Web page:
In 1096, Pope Urban II took a good hard look at this new "crossbow" thing and gave it all of the nopes. No Christians were to use it in any battle against a fellow Christian on the punishment of excommunication and eternal damnation of the soul. But the weapon that would act as the precursor to the rifle was simply too valuable to leave on a shelf.

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One of the closest brushes with nuclear war was Russia vs China

In 1969, amid rising border clashes and growing unrest on both sides of the Soviet-Sino border, Soviet officials began asking leaders of other countries whether they would really be all that bothered by Russia striking Chinese nuclear sites, probably with nuclear weapons.

As they're now America's two top rivals, it's easy to forget that China and Russia aren't allies and actually have decades of regional rivalry and have been at each other's throats more than once. In fact, in 1970, the Soviet Union started asking around about whether or not anyone would really care if they launched a preemptive nuclear strike against China.

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A hunt for a death ray gave us radar

One of Britain's best weapons in World War II was radar, a series of sensors that allowed British pilots to find and intercept German attackers with great precision and efficiency. But the technological marvel came out of a request for something more sinister: A British death ray that would shoot pilots out of the sky.

One of the most useful and game-changing weapons of World War II was radar, a technology that allowed Allied pilots to know when and where to fly in order to intercept incoming German bombers, but Britain was actually hunting for a super weapon: A death ray.

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The near-suicidal way American pilots played possum in WW1

In World War I, Allied pilots outgunned by German aviation advances needed a way to break out of a fight and survive when it was clear they had lost a dog fight. They came up with a brilliant way to seemingly lose control of their plane, except that it often resulted in them actually losing control of their plane.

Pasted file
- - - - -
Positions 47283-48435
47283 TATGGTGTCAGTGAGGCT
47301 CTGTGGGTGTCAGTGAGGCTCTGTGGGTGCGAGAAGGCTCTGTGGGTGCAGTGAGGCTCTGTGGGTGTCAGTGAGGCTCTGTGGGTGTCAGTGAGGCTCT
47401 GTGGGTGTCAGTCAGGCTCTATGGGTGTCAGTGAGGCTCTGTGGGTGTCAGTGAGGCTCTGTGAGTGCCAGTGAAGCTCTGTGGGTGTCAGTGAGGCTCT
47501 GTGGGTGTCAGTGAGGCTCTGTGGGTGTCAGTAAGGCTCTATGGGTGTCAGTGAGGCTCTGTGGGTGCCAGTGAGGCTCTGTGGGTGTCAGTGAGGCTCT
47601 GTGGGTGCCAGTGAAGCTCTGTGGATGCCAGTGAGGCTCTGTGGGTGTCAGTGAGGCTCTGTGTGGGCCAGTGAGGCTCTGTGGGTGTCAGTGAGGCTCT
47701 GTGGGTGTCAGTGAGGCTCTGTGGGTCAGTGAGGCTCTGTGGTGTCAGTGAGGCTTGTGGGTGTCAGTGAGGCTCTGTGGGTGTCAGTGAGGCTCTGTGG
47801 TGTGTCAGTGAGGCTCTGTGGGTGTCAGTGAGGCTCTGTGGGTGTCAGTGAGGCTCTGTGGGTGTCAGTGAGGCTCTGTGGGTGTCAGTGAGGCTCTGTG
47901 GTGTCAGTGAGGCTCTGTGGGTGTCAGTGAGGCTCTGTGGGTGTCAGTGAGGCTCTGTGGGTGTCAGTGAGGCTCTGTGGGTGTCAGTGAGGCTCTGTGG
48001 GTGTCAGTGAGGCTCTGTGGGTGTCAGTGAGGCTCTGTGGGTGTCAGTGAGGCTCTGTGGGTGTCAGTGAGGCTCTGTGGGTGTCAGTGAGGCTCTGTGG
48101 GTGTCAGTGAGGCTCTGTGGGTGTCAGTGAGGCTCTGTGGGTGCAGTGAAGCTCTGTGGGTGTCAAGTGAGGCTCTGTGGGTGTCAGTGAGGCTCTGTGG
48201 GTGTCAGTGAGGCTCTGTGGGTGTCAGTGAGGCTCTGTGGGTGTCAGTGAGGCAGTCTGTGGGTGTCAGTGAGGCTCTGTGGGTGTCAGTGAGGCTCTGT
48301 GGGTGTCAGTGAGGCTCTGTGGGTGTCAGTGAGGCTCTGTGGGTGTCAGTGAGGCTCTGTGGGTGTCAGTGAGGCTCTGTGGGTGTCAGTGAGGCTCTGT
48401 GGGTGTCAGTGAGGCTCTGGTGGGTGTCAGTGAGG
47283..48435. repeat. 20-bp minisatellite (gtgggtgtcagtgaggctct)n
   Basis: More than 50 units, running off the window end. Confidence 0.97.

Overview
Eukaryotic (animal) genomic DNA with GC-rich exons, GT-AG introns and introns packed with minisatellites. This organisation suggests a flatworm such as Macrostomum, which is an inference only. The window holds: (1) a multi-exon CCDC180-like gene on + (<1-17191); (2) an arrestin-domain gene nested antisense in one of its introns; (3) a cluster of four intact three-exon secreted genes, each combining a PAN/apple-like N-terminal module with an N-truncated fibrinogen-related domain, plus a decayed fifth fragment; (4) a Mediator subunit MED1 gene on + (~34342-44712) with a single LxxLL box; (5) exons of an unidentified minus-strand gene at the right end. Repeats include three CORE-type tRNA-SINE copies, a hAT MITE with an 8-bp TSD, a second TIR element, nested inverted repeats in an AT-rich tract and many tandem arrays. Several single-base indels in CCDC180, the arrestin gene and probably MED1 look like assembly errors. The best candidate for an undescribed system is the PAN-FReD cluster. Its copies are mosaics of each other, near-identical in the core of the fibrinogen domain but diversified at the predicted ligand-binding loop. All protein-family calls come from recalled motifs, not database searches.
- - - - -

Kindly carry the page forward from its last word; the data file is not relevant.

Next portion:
In World War I, pilots on either side of the line enjoyed sudden lurches ahead in technology advances followed by steady declines into obsolescence. This created a seesaw effect in the air where Allied pilots would be able to blast their way through German lines for a few months, but then had to run scared if the enemy got the jump on them.

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That time an RAF pilot stole a plane in grand protest

British pilot Alan Pollock was supposed to fly his Hawker Hunter back to home base on April 5, 1968, after some squadron-level celebrations of the Royal Air Force's 50th anniversary. Instead, he took his plane on a run down the Thames River, flying over the British Parliament building three times while that legislative body debated noise abatement.

Flight Lieutenant Alan Pollock was an enthusiastic but mischievous member of the Royal Air Force in 1968 when he found out that the British Parliament, composed at the time of members who were cutting military spending, had slashed the plans for a 50th Anniversary Celebration of the Royal Air Force. Among the list of events cut were flybys by RAF pilots. So, Pollock stole a plane and conducted his own flybys of Parliament and other locations on the day of celebrations anyway.